To ask Her Majesty's Government what assessment they have made of the statement by the Children’s Commissioner for England on 2 September that children with special educational needs and disabilities could be at greater risk of exclusion unless they receive additional support upon their return to school following the closures during the COVID-19 pandemic.
As my hon. Friend, the Parliamentary Under-Secretary of State for Children and Families, set out in her letter of 2 September to children and young people with special educational needs and disabilities (SEND), their families and carers and those who work to support them, we know that it is critical that all pupils and students can once again benefit from a full-time on-site education 5 days a week. Schools and colleges should work with children and young people with SEND and their families and carers so that they receive the education, therapeutic support or specialist support and reasonable adjustments that they need.
The prolonged period of absence from schools and colleges may contribute to pupils’ anxiety and disengagement with education, which could lead to increased incidences of poor behaviour. School leaders should be mindful that any disruptive behaviour might be the result of pupils’ unmet educational needs or other needs and should consider whether a multiagency assessment is necessary.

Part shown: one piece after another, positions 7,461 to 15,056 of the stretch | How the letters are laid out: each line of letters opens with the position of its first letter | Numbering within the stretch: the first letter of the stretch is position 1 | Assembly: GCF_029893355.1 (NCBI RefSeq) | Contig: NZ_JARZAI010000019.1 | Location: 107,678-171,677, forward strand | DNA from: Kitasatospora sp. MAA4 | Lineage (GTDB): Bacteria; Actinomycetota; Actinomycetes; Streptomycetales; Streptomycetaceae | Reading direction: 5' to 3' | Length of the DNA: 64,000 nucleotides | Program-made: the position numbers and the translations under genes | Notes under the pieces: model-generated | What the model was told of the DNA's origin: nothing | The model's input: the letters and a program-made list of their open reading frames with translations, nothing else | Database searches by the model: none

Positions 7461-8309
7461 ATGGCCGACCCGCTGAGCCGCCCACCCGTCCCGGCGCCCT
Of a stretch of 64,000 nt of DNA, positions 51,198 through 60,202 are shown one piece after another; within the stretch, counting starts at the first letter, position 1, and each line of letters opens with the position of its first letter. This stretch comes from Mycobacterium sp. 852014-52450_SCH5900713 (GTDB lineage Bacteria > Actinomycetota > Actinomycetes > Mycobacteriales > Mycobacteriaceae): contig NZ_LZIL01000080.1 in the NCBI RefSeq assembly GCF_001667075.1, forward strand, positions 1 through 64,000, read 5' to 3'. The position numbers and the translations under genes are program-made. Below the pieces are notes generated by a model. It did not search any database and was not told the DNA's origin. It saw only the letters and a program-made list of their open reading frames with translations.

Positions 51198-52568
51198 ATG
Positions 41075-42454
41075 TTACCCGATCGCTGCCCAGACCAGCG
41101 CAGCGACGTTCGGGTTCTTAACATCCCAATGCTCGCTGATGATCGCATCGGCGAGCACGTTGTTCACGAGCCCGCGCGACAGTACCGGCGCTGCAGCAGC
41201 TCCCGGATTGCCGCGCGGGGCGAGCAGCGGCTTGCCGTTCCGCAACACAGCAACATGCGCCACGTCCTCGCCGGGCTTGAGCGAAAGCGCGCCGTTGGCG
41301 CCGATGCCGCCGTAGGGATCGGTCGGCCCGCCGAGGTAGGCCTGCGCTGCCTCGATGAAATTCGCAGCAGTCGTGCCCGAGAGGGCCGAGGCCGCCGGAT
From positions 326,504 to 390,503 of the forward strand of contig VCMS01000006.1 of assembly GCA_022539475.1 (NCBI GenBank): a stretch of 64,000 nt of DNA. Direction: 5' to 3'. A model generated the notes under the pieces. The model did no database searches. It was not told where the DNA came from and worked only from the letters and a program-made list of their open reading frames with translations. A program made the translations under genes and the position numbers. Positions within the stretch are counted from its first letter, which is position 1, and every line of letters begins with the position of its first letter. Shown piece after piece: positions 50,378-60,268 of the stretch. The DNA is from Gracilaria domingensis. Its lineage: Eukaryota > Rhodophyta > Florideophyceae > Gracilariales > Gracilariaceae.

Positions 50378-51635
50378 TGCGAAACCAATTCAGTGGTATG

Our guidance advises that schools should update their behaviour policy as well any new rules and routines to reflect the new protective measures. The guidance for the full opening of schools is available here:
The guidance for the full opening of special schools and other specialist settings is available here:
In the event that a pupil’s behaviour warrants disciplinary action, the normal rules apply. The disciplinary powers, including exclusion, that schools currently have remain in place. Headteachers should, as far as possible, avoid permanently excluding any pupil with an education, health and care plan. Pre-empting that a pupil may commit a disciplinary offence, and thus not allowing a pupil to attend school, is an unlawful exclusion.
Ofsted will continue to consider exclusions, including the rates, patterns and reasons for exclusion, and to look for any evidence of off-rolling, which is never acceptable.